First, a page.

Rangers Notes: Young, Young, Venable – MLB Trade Rumors

It’s been a tumultuous week in the world of Texas Rangers, with the manager Chris Woodward Getting Fired Monday and Chief of Baseball Operations John Daniels Follow him out the door on Wednesday. With the departure of General Manager Daniels Chris Young He served as the chief decision maker for baseball in Texas. However, Young clearly did not see this changing role coming, with the club’s managing partner Ray Davis said Kennedy Landry of MLB.com That Young was “shocked” by Daniels’ dismissal.

It has certainly been an extraordinary journey for Young in recent years. The 43-year-old former major league thrower fielded during the 2017 season and signed to a minor league contract with the Padres for 2018. He was eventually released and was hired by the MLB in May of that year to be vice president of on-field operations. A little over two years later, in December of 2020, he was appointed to be the general manager of Rangers. In the above tweet, Landry conveyed that he and Daniels have been pretty much working side by side ever since. Given his less than two years of experience working in the front office of a major league baseball team, it seems fair to assume that he learned a lot from Daniels, who was hired to be the Rangers general manager 17 years ago. Given this difference in their resumes, it is not surprising that Young was taken by surprise by the news, and suddenly found himself at the top of the decision-making hierarchy after such a short time on the job.

Young spoke to Evan Grant from the Dallas Morning News about his hectic week. “I’ve been trying to make sure everyone collectively, especially the longest-serving employees, have a show of support in terms of just knowing the feelings they’re going through,” Young said. “But I want to keep everyone focused on the task at hand. We have great things happening.”

Young was also asked about future plans for the front office, perhaps appointing a new chief of baseball operations or perhaps a new general manager with Young being promoted to a BBO role. “We will assess our needs as we go forward,” Young said about it. “It’s a normal part of the seasonal cycle. We’ll see what our needs are, how it looks like to move forward. We’re likely to lose some good employees to other organizations. This is just part of the hiring process. The first steps are to make sure we line up all our ducks. But it will be part of the discussion.” With the offseason now only two months away, Young will have to work fast to fit those ducks in.

Other notes from Texas…

  • Potential upgrade Josh Jong It doesn’t look like it’s close, as interim manager Tony Beasley said it Jeff Wilson from Rangerstoday.com. Last winter, the young third man looked like a candidate to break through the club’s opening day roster or at least make his league debut soon after. However, he needed shoulder surgery in February, which was expected to keep him out for six months and thus make his debut on the road. He started his rehab stint at the end of July and has been tearing the cap off the ball ever since. In eight matches in the Composite League, he has averaged .240/.345/.600, followed by seven Triple-A games with a .414/.485/1.034 streak. That’s a stunning display in that small sample, but the club considers this Jung’s Spring training, which means they’re focused on re-acclimatizing his body to his regular playing time. This news could be disappointing for the club’s fans who are looking forward to seeing Young take on the big pitches in the league before the unofficial season begins. However, it should be noted that these things can change quickly. Just a few days ago, the Mets insisted they’re not promoting their third young baseman, Britt Patty, before announcing the next day that he had already been called up. Jung isn’t on the 40-player list yet, but he will be eligible for draft base 5 in a few months, which means Rangers will need to add him soon either way.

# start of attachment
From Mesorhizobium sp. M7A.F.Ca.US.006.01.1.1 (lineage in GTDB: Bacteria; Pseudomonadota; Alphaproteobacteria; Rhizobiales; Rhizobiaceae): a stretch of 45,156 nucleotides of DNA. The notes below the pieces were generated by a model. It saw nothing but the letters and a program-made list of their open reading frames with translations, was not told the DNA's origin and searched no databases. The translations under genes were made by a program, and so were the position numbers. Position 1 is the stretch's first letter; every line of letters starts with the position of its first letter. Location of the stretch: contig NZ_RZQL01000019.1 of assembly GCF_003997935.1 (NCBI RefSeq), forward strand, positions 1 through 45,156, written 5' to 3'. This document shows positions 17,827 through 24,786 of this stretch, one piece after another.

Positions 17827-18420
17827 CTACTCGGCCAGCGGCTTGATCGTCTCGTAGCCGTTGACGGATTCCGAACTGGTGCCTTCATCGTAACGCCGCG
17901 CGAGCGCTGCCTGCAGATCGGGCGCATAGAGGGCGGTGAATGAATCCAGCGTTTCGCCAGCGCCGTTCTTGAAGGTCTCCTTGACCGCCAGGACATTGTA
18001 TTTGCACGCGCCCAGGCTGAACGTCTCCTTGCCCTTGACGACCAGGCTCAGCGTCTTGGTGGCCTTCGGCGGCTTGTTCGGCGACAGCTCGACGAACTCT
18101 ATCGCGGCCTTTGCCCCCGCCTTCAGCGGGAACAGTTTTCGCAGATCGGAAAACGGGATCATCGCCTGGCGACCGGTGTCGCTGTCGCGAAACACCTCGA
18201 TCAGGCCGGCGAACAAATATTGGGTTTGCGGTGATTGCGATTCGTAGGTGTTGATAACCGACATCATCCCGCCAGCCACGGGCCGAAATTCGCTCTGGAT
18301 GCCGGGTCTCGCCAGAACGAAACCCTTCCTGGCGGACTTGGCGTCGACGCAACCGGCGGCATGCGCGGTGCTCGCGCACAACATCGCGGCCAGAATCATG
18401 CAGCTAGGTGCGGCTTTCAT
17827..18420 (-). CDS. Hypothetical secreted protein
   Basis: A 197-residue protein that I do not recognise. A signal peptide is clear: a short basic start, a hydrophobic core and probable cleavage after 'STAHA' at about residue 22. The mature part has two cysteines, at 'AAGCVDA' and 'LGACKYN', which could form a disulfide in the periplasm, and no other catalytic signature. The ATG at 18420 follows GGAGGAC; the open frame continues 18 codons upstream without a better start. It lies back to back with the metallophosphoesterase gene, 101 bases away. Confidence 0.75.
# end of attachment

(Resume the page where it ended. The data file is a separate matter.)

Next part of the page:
• With Woodward sacked, the club will have to think about who they want to be in the coach’s chair next year. John Heyman from The New York Post Tweets that the Red Sox bench coach will distinguished He is one of the potential candidates. The 39-year-old played nine seasons in the majors, mostly with Padres, before moving on to other roles. In 2017, he joined the Cubs, initially as a special assistant to President Theo Epstein, then spent time as first base coach and third base coach. He became the Red Sox coach on the bench before the 2021 season and has held that position ever since. It wouldn’t be the first time his name has been published in management rumours, as he was linked to the Cubs, Giants and Astros prior to 2020, the Tigers and Red Sox prior to 2021 and a thousand before 2022. Given the frequency of that interest, he appears to have a solid reputation throughout the league He could reconsider vacancies this winter. In addition to the Rangers, the Blue Jays, the Phillies and Angels have fired their managers and are hiring temporary replacements this year.

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